Photo credit: Lamré, Wikipedia

Synod closing with the joy of God’s marvels

And so ends the Thirteenth Ordinary General Assembly of the Synod of Bishops on the New Evangelisation for the Transmission of the Christian Faith, or the Synod of Bishops on the New Evangelisation, as it is referred to in a rather handier fashion. A closing Mass yesterday wrapped up the three weeks of deliberations that, for now, resulted in a Message (available in Dutch as well) as composed by the commission chaired by Cardinal Betori and Cardinal-designate Tagle, and a set of 58 propositions to the Holy Father, which the latter will craft into a Post-Synodal Apostolic Exhortation, which will probably see the light of day in a year or more. This will the final and concluding document of the Synod Assembly, but of course there is no reason before waiting to reflect on what has already been said and proposed, or to put some of it in practice. Because words are all fine, but if they don’t become reality, there is little point to them.

Reflecting, like I did in my previous blog post, on blind Bartimaeus, Pope Benedict XVI, in his homily, referred to what St. Augustine said about this Biblical character, that he was a man fallen from prosperity into  misfortune:

“This interpretation, that Bartimaeus was a man who had fallen from a condition of “great prosperity”, causes us to think.  It invites us to reflect on the fact that our lives contain precious riches that we can lose, and I am not speaking of material riches here.  From this perspective, Bartimaeus could represent those who live in regions that were evangelized long ago, where the light of faith has grown dim and people have drifted away from God, no longer considering him relevant for their lives.  These people have therefore lost a precious treasure, they have “fallen” from a lofty dignity – not financially or in terms of earthly power, but in a Christian sense – their lives have lost a secure and sound direction and they have become, often unconsciously, beggars for the meaning of existence.  They are the many in need of a new evangelization, that is, a new encounter with Jesus, the Christ, the Son of God (cf. Mk 1:1), who can open their eyes afresh and teach them the path.  It is significant that the liturgy puts the Gospel of Bartimaeus before us today, as we conclude the Synodal Assembly on the New Evangelization.  This biblical passage has something particular to say to us as we grapple with the urgent need to proclaim Christ anew in places where the light of faith has been weakened, in places where the fire of God is more like smouldering cinders, crying out to be stirred up, so that they can become a living flame that gives light and heat to the whole house.”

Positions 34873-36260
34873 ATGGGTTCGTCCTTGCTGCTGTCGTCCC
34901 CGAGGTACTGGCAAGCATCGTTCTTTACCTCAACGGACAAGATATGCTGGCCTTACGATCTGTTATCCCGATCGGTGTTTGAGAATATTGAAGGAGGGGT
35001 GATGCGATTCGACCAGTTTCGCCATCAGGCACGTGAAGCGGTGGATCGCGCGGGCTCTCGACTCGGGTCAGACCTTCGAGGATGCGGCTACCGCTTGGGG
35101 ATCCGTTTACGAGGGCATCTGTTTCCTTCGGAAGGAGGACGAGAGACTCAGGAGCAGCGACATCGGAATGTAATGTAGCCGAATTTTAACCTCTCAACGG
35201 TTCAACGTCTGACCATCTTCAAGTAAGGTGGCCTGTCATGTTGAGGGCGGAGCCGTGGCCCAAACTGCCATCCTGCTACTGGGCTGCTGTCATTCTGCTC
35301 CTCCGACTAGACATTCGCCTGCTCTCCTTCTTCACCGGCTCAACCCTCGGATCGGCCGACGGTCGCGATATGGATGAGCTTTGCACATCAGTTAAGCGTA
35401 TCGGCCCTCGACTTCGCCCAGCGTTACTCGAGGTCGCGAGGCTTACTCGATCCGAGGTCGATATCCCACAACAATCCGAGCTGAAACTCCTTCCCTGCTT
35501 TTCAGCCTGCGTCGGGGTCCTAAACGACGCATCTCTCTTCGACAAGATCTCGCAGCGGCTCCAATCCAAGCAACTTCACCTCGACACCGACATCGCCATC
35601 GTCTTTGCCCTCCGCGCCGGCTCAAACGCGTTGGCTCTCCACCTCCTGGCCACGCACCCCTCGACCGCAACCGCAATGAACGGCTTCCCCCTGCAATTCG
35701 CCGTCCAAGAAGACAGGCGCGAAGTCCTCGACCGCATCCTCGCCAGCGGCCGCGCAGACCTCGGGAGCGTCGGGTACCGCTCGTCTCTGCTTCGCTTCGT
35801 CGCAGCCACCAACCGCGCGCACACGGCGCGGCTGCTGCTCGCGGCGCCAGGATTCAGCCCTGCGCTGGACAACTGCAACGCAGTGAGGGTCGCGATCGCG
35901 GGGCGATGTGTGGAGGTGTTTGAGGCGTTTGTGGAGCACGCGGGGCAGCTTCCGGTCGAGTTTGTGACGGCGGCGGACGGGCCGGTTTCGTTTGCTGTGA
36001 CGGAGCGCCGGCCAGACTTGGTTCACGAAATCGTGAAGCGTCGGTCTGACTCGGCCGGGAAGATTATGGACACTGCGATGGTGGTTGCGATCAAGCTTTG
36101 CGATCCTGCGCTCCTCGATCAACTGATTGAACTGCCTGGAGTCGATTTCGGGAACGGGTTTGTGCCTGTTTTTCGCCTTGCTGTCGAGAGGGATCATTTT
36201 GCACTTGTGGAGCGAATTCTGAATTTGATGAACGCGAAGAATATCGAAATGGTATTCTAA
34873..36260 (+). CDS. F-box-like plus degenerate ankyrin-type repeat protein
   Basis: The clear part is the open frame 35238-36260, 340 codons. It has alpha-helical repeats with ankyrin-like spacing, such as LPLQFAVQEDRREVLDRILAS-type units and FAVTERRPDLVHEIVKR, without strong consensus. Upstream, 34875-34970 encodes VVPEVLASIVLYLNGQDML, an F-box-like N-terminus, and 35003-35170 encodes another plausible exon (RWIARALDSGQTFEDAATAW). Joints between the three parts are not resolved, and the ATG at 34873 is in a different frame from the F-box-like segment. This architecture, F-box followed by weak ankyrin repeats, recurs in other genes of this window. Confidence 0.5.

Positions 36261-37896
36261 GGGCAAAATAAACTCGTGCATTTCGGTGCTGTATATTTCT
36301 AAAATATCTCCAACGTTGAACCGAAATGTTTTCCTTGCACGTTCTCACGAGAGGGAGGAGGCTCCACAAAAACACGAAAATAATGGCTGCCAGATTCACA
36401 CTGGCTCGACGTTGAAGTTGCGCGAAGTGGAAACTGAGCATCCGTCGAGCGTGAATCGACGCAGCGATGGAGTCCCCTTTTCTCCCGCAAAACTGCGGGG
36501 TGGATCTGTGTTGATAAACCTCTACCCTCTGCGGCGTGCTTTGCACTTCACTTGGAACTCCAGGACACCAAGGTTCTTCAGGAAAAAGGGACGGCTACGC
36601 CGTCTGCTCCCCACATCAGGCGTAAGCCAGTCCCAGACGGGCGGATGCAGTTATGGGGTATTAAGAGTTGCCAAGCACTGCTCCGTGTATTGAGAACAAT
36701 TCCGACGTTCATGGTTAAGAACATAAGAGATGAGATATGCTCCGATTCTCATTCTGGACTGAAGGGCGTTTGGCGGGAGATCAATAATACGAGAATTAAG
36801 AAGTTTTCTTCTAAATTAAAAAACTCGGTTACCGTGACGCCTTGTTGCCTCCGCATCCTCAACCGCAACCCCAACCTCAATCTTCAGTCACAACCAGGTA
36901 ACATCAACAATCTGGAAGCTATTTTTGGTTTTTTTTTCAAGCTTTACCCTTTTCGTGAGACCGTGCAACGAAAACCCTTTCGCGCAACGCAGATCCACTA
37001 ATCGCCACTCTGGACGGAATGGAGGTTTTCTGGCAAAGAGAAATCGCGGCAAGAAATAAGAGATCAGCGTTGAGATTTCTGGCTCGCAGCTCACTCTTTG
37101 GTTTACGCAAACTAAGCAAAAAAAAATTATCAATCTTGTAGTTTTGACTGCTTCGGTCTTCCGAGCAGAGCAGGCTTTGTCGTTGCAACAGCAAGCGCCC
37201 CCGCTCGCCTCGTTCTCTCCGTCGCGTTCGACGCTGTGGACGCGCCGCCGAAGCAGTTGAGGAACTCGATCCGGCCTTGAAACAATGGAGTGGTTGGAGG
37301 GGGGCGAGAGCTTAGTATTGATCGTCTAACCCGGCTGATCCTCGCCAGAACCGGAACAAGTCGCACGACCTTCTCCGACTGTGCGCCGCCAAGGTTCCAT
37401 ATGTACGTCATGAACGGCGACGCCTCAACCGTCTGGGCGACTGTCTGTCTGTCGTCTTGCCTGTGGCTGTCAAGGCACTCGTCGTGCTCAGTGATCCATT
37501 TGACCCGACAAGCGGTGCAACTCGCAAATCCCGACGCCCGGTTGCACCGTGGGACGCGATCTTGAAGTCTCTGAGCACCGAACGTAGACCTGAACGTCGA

And, I can’t help but thinking, is the Holy Father perhaps thinking along similar lines as the late Cardinal Martini, when he speaks about “smouldering cinders”, under ashes or not?

Pope Benedict mentions three pastoral themes that apparently struck him during the Synod’s proceedings (and the Holy Father himself was perhaps one of the most active participants, taking copious notes during the interventions and being far more than just a presiding pope): the importance of the sacraments of initiation; the Missio ad gentes; and the baptized whose lives do not reflect the demands of Baptism. All are important themes for the new evangelisation.

And perhaps Bartimaeus, although never canonised – in fact, nothing is known of him beyond his appearance in the Gospel of Mark – can still be something of a patron for the new evangelisation, for as the Holy Father says: